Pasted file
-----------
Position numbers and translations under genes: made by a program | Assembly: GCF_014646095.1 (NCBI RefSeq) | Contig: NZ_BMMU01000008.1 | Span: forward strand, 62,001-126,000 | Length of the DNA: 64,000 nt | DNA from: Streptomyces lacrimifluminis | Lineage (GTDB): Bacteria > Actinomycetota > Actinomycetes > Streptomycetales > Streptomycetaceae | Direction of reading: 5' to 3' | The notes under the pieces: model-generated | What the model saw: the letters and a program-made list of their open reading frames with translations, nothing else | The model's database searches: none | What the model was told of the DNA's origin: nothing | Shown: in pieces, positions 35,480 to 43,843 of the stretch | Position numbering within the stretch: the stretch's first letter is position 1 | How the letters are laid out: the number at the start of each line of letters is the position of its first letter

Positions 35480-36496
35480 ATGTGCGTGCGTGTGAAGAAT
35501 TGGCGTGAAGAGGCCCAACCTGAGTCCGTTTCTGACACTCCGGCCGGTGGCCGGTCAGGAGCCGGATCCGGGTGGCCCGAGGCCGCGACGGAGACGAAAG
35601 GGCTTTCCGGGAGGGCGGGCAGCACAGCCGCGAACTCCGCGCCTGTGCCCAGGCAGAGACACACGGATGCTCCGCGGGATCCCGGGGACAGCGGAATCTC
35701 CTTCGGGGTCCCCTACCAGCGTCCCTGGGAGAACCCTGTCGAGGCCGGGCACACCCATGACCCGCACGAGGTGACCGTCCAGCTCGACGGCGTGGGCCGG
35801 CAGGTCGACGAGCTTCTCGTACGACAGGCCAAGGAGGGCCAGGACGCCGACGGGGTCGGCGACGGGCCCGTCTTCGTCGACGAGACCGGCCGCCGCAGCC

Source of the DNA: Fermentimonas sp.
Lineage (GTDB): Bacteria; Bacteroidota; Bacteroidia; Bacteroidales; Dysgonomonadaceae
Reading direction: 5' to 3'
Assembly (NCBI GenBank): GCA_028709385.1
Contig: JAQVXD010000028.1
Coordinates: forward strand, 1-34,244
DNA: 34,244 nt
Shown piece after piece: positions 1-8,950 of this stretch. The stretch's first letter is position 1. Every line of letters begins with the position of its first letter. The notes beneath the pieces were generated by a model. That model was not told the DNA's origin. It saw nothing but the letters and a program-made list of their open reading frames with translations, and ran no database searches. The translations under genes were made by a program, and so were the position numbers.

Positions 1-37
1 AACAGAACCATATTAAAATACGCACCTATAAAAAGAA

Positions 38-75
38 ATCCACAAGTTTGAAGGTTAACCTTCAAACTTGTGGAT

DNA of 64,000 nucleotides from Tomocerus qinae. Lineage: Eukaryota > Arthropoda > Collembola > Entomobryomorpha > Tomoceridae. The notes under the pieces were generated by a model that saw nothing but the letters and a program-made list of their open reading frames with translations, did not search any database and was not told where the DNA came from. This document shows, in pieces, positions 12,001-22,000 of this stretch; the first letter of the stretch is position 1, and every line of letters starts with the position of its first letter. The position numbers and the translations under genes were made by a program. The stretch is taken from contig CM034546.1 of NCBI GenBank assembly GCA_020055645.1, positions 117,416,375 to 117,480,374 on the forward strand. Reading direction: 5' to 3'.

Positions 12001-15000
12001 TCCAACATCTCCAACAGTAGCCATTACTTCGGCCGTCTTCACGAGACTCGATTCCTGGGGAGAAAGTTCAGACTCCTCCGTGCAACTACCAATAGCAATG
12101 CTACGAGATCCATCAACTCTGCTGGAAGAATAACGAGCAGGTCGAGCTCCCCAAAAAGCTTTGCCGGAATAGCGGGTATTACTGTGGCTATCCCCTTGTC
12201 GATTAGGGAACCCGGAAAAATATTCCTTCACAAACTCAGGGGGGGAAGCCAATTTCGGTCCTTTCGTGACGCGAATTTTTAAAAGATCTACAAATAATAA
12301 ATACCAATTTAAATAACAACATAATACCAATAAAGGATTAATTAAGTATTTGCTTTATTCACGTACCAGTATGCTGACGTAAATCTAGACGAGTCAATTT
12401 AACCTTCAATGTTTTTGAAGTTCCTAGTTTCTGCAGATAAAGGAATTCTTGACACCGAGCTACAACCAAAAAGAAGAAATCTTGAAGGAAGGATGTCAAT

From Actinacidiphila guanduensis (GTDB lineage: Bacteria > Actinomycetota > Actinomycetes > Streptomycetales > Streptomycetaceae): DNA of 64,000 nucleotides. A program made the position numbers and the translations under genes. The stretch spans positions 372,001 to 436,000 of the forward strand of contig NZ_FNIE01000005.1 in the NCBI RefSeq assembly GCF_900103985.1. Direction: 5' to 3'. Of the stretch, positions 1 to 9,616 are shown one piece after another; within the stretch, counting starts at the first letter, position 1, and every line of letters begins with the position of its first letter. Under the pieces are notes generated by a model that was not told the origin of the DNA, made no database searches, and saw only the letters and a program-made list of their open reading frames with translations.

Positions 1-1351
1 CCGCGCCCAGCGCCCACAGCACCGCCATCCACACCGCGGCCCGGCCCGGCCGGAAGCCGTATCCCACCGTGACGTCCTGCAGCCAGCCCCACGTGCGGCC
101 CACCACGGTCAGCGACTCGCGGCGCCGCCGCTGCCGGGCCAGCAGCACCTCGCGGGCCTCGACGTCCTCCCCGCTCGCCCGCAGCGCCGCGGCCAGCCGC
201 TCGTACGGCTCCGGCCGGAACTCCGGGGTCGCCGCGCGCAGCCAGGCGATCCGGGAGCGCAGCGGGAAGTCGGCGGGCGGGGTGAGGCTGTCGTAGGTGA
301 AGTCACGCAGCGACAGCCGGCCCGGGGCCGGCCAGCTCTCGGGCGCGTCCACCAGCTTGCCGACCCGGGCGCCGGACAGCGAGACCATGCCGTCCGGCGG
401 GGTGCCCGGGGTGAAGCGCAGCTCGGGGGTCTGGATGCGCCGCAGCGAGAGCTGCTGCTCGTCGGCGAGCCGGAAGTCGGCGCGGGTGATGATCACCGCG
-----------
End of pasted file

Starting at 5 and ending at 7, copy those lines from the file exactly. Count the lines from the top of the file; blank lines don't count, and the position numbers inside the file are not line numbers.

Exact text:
35601 GGCTTTCCGGGAGGGCGGGCAGCACAGCCGCGAACTCCGCGCCTGTGCCCAGGCAGAGACACACGGATGCTCCGCGGGATCCCGGGGACAGCGGAATCTC
35701 CTTCGGGGTCCCCTACCAGCGTCCCTGGGAGAACCCTGTCGAGGCCGGGCACACCCATGACCCGCACGAGGTGACCGTCCAGCTCGACGGCGTGGGCCGG
35801 CAGGTCGACGAGCTTCTCGTACGACAGGCCAAGGAGGGCCAGGACGCCGACGGGGTCGGCGACGGGCCCGTCTTCGTCGACGAGACCGGCCGCCGCAGCC